Consumer Products

Which Marijuana Stock Now Has Reddit's Blessing?

The glory days for marijuana stocks began in late 2017 and early 2018. Then in September of 2018, the bottom began to fall out of the market for these stocks, and by March of 2020, shares were down as much as 90% compared to prices in July 2018.

The troubles reflected a number of problems for the new industry: too much product and not enough demand, falling prices on the black market where sellers did not pay taxes and a slow-moving Canadian regulatory system that limited retail outlets. Eventually, these problems got sorted out, but shares of the pot growers didn’t begin rising until late November of last year, when it became clear that Joe Biden was going to be the new U.S. president.

Biden’s election, and the election of two Democrats from Georgia to the U.S. Senate in January, gave the industry (and shareholders) hope that the U.S. listing of marijuana as a dangerous drug would be removed and that cannabis sales would become legal throughout the United States.

That hope is helping push pot stocks to recent highs, but they’re still a long way from their peaks of 2018. Here is how six top cannabis stocks have performed since August of 2018:

Of these stocks, Tilray has created the most noise in the past few days. Shares shot up more than 50% on Wednesday following the company’s announcement that it had signed a deal to become the sole provider of medicinal marijuana in the United Kingdom.

There was, however, an additional factor in the mix. Retail investors who follow Reddit’s r/wallstreetbets jumped on the stock as well. Some were attracted by the U.K. deal and others were probably attracted by the short interest in the industry. According to data from S3 Analytics, short interest in the cannabis industry totals nearly $5 billion, with 20 stocks accounting for $4.86 billion of the total and the six stocks in our group accounting for about $4.1 billion of the total. Including GW Pharmaceuticals, which is being acquired by Jazz Pharmaceuticals, the seven most-shorted cannabis stocks account for about $4.5 billion in the industry’s short interest.

Around one-third of Tilray’s total float (30.8 million of 95.2 million) were short on January 29, and as of Wednesday’s close, just under 22% of shares (about 21 million) were short. But almost 51 million shorted shares changed hands on Wednesday, more than a quarter of the company’s total share volume of nearly 199 million shares traded.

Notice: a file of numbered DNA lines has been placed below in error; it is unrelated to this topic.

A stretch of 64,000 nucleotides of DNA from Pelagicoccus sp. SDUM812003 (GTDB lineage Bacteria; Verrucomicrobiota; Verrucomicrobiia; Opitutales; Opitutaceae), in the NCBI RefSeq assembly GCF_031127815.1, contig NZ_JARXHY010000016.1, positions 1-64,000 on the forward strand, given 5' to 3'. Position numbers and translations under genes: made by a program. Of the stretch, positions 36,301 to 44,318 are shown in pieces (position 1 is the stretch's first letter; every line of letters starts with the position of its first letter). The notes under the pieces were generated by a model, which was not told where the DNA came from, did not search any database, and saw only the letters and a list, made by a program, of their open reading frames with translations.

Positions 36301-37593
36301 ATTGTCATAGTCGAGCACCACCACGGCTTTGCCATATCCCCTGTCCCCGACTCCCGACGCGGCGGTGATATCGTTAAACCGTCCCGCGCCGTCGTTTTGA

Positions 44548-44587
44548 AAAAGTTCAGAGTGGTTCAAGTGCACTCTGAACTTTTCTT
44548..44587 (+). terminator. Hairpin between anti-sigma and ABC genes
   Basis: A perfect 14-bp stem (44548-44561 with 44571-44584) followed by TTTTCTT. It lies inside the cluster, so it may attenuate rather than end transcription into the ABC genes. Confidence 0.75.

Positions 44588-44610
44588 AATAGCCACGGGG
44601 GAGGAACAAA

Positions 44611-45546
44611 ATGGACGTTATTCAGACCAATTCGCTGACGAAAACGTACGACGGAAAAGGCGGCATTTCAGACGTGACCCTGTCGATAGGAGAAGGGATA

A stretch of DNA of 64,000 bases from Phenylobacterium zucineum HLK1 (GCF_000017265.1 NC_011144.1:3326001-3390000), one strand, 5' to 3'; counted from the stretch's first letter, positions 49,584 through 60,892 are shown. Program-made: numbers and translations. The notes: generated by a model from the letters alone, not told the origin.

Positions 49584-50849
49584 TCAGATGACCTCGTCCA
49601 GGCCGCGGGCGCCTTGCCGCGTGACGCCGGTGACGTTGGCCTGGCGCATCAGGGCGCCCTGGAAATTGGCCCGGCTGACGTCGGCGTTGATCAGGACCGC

On January 29 (the last reporting date for short interest), about 14.2% (roughly 25.9 million shares) of Aurora Cannabis stock was shorted. As of Wednesday, about 17% (seven-day average) of shares were short. Short interest in Aphria totaled 16.7 million shares at the end of January (about 5.4% of the total float), and the seven-day average short interest has dropped to 7.7%.

Canopy Growth’s short interest totaled just over 22 million shares on the January reporting date (9.6% of the total float) and about 14% of shares are now short. Cronos’s short interest totaled just over 26 million shares (14.4% of the float) in January and 17.7 million shares are currently short.

Short interest in Sundial was 72.8 million shares on January 29 (about 17% of the float), and the current seven-day average short interest is 7.6%. But more than 200 million shorted shares were traded on Wednesday. And trading in Sundial is likely to be squeezing short sellers again Thursday.

Among this group of stocks, only Sundial was trading higher as of mid-morning Thursday. Sundial traded up more than 14%, at $3.39 in a 52-week range of $0.14 to $3.96. That high was posted earlier in the morning.

After a monster Wednesday, Tilray traded down about 31% early Thursday, while Aphria traded down about 18%, Canopy Growth was down about 16%, Cronos was down about 14%, and Aurora traded down nearly 13%.